Rachel Henry Bonami, Ph.D.

Assistant Professor of Medicine
Division of Rheumatology & Immunology
Assistant Professor of Pathology, Microbiology and Immunology
Division of Microbial Pathogenesis

1161 21st Ave. S
Room / Suite
MCN T3207F
Nashville
Tennessee
37232
615-322-4746

B cell, T cell, autoimmunity, type 1 diabetes, arthritis, microbiome

​Type 1 diabetes occurs as the result of autoimmune destruction of beta cells in the pancreas. This attack arises in part through autoreactive B lymphocyte presentation of islet antigens to cognate T lymphocytes. Dr. Rachel Bonami’s research is focused on understanding how these cognate T-B interactions can be disrupted to prevent type 1 diabetes. Islet autoantibodies, the product of these interactions, serve as biomarkers for disease risk. The presence of insulin autoantibody is particularly predictive of disease onset in young patients, highlighting insulin as a critical autoantigen in this disease process. Dr. Bonami has shown that anti-insulin B lymphocytes can be selectively eliminated using a monoclonal antibody to prevent type 1 diabetes in a preclinical model. This work received a Faculty of 1000 recommendation and suggests that such an approach holds promise for the prevention of type 1 diabetes without exposing patients to broad immunosuppression. Dr. Bonami’s work has also focused on identifying and correcting defects in immune tolerance mechanisms in the setting of autoimmune disease. She was previously awarded a postdoctoral fellowship by the Juvenile Diabetes Research Foundation and was invited to present her work at Keystone Symposia and at the American Association of Immunologists annual meeting. In 2015 the Vanderbilt Diabetes Research and Training Center presented her with the Daryl K. Granner Scholar in Diabetes Postdoctoral Fellow Award, Ph.D..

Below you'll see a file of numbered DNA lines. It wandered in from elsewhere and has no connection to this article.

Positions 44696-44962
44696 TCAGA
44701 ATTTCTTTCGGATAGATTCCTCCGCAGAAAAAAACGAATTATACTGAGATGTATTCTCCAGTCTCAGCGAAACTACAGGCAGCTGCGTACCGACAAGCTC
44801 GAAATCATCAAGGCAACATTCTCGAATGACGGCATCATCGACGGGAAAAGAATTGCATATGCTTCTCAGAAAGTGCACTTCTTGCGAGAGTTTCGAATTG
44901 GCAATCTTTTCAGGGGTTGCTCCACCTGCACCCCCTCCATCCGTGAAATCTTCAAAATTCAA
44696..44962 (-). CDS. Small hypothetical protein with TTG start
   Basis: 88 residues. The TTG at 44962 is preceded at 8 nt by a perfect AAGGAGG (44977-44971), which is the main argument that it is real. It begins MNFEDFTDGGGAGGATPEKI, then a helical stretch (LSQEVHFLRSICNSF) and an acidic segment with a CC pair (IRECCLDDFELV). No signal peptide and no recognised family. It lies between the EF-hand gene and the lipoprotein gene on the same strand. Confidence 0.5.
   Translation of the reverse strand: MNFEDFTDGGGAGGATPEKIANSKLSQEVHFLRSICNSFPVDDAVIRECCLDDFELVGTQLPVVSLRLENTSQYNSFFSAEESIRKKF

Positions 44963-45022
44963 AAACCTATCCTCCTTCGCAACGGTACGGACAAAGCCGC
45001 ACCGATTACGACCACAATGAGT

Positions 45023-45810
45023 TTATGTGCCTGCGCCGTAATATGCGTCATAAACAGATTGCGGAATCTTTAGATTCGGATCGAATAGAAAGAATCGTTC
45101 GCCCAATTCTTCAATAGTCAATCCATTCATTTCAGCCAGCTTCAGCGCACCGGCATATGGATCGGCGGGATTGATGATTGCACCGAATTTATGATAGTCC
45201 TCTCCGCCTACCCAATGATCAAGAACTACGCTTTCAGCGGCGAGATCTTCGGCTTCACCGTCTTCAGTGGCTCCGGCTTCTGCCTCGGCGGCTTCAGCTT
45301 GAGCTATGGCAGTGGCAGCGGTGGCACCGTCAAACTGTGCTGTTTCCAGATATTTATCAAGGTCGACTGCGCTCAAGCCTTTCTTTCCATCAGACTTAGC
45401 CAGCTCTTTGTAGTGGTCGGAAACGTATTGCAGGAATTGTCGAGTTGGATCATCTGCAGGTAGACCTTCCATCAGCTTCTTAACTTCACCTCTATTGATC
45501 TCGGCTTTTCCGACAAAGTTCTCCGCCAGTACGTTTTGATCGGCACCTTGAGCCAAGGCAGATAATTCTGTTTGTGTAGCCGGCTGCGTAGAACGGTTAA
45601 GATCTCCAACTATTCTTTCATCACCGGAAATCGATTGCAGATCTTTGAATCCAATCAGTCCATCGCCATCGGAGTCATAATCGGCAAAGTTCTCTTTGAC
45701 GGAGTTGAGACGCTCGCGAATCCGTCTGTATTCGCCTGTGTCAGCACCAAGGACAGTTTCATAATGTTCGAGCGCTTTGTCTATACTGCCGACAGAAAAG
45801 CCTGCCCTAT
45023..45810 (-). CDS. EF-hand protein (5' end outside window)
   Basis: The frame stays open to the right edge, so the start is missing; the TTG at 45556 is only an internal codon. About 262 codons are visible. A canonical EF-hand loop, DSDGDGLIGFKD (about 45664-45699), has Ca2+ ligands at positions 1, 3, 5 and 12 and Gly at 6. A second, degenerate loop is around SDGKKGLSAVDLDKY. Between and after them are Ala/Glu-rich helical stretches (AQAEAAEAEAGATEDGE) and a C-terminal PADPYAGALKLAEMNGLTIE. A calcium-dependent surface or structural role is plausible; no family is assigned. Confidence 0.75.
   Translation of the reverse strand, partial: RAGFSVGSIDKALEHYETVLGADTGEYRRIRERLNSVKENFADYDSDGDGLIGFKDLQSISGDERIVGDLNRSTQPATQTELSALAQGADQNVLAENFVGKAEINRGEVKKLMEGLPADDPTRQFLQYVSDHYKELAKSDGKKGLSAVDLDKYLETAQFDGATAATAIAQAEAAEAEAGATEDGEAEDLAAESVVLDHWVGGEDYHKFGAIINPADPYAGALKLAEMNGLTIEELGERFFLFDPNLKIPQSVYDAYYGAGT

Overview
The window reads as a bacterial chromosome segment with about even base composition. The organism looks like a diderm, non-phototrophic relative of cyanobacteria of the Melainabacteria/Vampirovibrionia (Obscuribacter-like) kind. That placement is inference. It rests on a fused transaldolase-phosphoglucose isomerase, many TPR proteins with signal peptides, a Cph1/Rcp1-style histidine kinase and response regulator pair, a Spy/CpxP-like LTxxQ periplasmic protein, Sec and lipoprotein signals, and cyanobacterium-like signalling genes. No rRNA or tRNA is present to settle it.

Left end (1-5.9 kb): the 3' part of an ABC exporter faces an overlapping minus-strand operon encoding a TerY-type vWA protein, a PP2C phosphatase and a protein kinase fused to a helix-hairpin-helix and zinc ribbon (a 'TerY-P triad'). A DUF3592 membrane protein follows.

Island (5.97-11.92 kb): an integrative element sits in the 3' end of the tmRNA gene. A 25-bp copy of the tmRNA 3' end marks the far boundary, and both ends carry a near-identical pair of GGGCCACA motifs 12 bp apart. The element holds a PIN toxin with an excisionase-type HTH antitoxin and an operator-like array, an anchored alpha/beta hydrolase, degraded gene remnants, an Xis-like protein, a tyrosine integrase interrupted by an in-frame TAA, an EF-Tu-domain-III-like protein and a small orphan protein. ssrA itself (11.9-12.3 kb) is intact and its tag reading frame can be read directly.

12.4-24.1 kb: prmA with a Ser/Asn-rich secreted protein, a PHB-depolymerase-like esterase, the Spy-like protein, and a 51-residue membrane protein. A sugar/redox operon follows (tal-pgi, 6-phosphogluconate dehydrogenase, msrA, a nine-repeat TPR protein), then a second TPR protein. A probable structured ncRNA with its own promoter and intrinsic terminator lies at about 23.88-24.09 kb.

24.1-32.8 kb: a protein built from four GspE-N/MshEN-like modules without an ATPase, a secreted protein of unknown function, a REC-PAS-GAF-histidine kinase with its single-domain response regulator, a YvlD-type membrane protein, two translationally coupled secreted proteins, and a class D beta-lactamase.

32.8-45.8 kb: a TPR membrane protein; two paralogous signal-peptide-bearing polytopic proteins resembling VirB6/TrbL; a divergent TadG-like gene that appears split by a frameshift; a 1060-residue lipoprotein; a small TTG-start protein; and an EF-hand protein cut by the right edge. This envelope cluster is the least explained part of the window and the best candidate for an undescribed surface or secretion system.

Research Description

Dr. Bonami has received a grant from the Juvenile Diabetes Research Foundation (JDRF). This is a 3-year Strategic Research Agreement. Here is a summary of her research project: Abnormalities in the immune system are present long before Type 1 diabetes is diagnosed in the clinic, as indicated by the early presence of islet autoantibodies in the pre-symptomatic stages of the disease. We do not yet understand the immune system glitches that push B lymphocytes to inappropriately respond to islet autoantigens, engage autoreactive T cells, and morph into autoantibody-secreting cells. Our objectives are: 1) To immunologically define how B lymphocyte recognition of beta cells evolves during the early stages of disease, and 2) To discover which B lymphocyte subsets harbor insulin autoimmunity during the pre-symptomatic period. We expect this information about the early disease process to highlight novel characteristics of B lymphocytes to target for T1D prevention.

Publications on PubMed.gov